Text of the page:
Things That Matter

Mexico City Taxis Came Full Force To Block Major Streets And Tourist Attractions To Get Ride Sharing Apps Banned

Taxi drivers came out in full force across Mexico City, blocking streets, tourist attractions, and major intersections. They’re protesting what they say is unfair competition from ride-sharing services like Uber, Cabify, and Didi.

They want the apps banned in Mexico.

Their bloqueos of some the city’s most important streets and attractions made news around the world.

Credit: @AFPMexico / Twitter

The taxistas started congregating in the zócalo (the city’s giant public plaza) around 6:30 am, while roadblocks started going up at 10:00 am all around the capital. and were expected to remain until noon. Drivers were even blocking major entry points to the city along highways from Pachuca, Toluca, and Cuernavaca.

Taxis were even suspending services in districts across the city.

The drivers complain that inconsistent regulation creates an uneven playing field for them to compete with ride-sharing, and want more robust regulation of their competitors. One of their biggest complaints is that taxis in Mexico City have to be painted a certain way – white and pink – which can cost up to MXN$2,500 (about $125 USD).

Several drivers said the ride-hailing apps have cost them 40% of their earnings.

According to some estimates, Mexico City is home to the world’s largest taxi fleet.

Credit: @fastpacific / Twitter

With that many cabs out there, it kinda makes sense how they were able to bring the city to a standstill with their demonstration.

Many across the capital were shocked by their tactics.

Credit: @pqblair / Twitter

Drivers would form giant groups of taxis and invade entire districts, intersections, plazas, and major tourist attractions. They succeeded at shocking residents and tourists alike while snarling traffic across the city of more than 20 million people.

At one point, taxi drivers enlisted the help of bus drivers to help block streets.

Credit: @lad_left / Twitter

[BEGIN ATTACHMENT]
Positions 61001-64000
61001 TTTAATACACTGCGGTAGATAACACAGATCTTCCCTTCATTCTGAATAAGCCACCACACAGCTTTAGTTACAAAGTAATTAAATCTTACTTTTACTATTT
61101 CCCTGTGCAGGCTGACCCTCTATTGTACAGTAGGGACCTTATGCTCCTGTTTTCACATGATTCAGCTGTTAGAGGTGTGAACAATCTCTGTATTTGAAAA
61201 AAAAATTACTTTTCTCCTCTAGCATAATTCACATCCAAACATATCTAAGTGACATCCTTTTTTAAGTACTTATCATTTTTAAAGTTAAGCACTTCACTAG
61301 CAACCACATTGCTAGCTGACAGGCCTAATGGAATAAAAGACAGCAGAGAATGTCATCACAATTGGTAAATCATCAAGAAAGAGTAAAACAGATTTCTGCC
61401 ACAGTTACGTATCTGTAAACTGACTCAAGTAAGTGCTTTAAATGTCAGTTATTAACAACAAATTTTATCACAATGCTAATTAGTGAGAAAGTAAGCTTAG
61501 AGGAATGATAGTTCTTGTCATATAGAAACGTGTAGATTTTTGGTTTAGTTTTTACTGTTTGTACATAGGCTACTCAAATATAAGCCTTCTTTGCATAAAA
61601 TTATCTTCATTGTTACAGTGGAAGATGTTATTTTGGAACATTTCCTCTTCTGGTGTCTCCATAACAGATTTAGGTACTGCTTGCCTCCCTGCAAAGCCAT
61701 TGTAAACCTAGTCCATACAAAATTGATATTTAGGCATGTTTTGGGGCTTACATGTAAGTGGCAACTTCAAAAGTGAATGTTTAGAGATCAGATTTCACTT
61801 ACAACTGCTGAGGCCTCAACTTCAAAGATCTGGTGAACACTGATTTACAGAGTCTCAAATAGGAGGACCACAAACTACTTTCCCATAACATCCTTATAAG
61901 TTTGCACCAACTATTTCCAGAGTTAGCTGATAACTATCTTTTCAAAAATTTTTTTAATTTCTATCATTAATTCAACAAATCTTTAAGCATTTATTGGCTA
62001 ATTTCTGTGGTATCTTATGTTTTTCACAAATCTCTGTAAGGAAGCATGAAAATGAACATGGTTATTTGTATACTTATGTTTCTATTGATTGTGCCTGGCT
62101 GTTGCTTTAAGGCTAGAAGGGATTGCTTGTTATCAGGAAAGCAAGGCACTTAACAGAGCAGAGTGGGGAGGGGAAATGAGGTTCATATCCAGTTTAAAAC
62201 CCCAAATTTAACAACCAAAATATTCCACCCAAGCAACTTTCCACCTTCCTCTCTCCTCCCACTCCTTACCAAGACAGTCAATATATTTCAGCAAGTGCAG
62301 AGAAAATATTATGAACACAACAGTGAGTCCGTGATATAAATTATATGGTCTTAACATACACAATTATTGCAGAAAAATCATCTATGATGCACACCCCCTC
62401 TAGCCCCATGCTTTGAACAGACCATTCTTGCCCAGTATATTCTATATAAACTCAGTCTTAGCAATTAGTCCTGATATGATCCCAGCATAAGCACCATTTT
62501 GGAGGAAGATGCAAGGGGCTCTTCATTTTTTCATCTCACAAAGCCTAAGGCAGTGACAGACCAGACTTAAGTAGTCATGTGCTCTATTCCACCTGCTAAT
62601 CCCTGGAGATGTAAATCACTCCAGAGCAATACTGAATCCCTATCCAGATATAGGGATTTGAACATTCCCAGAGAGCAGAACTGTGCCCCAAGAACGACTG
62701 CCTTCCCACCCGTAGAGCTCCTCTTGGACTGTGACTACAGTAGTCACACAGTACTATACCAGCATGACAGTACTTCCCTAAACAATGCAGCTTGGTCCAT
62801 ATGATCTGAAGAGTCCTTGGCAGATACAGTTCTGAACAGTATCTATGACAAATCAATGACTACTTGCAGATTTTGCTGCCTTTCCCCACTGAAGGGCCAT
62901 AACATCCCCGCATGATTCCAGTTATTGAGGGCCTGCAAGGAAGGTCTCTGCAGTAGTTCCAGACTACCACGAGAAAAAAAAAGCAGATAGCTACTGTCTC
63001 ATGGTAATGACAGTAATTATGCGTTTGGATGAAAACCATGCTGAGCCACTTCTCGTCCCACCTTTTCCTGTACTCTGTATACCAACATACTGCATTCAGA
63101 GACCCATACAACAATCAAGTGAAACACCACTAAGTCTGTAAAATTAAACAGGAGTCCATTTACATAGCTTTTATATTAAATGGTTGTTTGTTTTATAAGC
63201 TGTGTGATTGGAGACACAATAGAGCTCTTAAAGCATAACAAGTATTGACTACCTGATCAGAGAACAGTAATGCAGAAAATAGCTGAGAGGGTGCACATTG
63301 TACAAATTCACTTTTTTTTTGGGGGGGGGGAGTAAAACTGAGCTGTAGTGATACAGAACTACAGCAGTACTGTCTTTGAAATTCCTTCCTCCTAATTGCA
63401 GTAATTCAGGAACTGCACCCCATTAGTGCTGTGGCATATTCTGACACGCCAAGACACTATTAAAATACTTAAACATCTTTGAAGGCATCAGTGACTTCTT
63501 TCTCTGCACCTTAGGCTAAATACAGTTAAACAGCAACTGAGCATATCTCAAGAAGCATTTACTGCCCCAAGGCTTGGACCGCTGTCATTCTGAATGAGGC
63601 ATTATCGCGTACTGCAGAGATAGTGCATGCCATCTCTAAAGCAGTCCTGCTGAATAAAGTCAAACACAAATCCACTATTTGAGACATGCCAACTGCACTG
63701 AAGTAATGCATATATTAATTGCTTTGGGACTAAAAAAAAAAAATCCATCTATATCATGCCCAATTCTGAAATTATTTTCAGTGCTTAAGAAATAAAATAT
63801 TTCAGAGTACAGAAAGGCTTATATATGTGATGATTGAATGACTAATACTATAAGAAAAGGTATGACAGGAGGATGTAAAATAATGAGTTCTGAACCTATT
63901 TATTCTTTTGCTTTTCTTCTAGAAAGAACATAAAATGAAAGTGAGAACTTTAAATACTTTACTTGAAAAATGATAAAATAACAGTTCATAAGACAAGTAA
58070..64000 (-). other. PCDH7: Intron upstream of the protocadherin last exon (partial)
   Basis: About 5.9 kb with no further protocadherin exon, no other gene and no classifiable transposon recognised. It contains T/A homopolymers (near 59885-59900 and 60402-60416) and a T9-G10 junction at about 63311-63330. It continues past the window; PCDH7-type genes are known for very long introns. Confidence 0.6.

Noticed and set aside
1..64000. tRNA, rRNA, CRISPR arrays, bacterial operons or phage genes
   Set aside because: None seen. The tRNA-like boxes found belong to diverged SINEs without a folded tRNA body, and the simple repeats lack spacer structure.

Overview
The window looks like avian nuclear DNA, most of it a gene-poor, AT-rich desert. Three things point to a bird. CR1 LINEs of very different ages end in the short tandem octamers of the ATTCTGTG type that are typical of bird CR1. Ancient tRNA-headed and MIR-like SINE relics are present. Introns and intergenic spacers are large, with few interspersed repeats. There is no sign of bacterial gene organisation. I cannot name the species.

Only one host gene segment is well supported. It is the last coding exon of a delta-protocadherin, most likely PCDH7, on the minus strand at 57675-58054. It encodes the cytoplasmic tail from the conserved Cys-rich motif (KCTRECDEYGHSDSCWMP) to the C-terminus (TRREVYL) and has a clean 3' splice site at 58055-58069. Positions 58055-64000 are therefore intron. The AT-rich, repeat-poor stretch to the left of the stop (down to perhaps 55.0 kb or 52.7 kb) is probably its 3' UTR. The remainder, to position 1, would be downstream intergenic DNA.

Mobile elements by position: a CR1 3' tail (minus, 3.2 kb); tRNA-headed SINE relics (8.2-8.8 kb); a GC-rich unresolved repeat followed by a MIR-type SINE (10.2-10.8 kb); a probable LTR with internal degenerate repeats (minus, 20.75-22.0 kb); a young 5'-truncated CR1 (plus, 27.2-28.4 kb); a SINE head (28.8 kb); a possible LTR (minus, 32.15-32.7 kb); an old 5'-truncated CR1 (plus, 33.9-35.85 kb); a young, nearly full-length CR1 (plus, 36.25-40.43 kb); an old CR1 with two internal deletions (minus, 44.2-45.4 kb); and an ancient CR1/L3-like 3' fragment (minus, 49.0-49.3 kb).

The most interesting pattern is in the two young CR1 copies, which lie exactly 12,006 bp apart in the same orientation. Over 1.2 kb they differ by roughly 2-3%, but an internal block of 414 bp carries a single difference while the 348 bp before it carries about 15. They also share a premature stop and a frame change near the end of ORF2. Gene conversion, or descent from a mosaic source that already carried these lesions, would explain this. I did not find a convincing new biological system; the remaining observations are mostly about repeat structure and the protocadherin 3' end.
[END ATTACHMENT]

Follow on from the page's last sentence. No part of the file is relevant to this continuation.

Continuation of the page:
Now imagine trying to get through the city’s narrow street or already traffic-chocked streets with gangs of taxis and giant buses…

Mexican Twitter was full of opinions on the taxi strike and taxi drivers themselves.

With the strike bringing much of the city to a standstill and the already negative attitudes towards taxistas in the city, many were not happy.

In an all too common sight in Mexico City, videos emerged of taxi gangs attacking Uber drivers.

These attacks on Uber drivers are nothing new. When the ride-sharing app first arrived in Mexico City, it was common for drivers arriving at the airport to be pelted with rocks.

And people are fed up.

Credit: @chromaticexplor / Twitter

Most people on Twitter had the same feelings and thoughts – either evolve with the industry or you’re going to go extinct.

Residents were quick to call out the taxi drivers on social media for the reasons why they’re losing to Uber.

Credit: guruchuier / Twitter

Basically saying that if drivers cleaned their cars, were friendly, and didn’t try to rob you with high fares, they wouldn’t have to worry about competition from Uber.

The memes out on Mexican Twitter in response to all of this were pretty amazing.

Credit: @lapnayh / Twitter

Translation: “It’s not you, it’s your bad service.”

And apparently, the taxi strike happened to fall on World Bike Day…

Credit: @BiciManager / Twitter

Leading many to suggest taking your commute into your own hands while helping the environment – ride a bike!

All of this had many dreaming of a Mexico City without taxis.

And the people were totally here for it.

The General Manager Of A Pro Softball Team Used Players To Promote Trump’s Anti-Black Lives Matter Message So The Entire Team Walked

Entertainment

The General Manager Of A Pro Softball Team Used Players To Promote Trump’s Anti-Black Lives Matter Message So The Entire Team Walked

bl26softball / Instagram

This week, the pro women’s softball league held its first game in Melbourne, Florida. Soon after the game finished, every member of the Texas-based team called the Scrap Yard Fast Pitch, quit. The reason? The team’s general manager Connie May tweeted a picture of the players standing during the national anthem and tagged Donald Trump.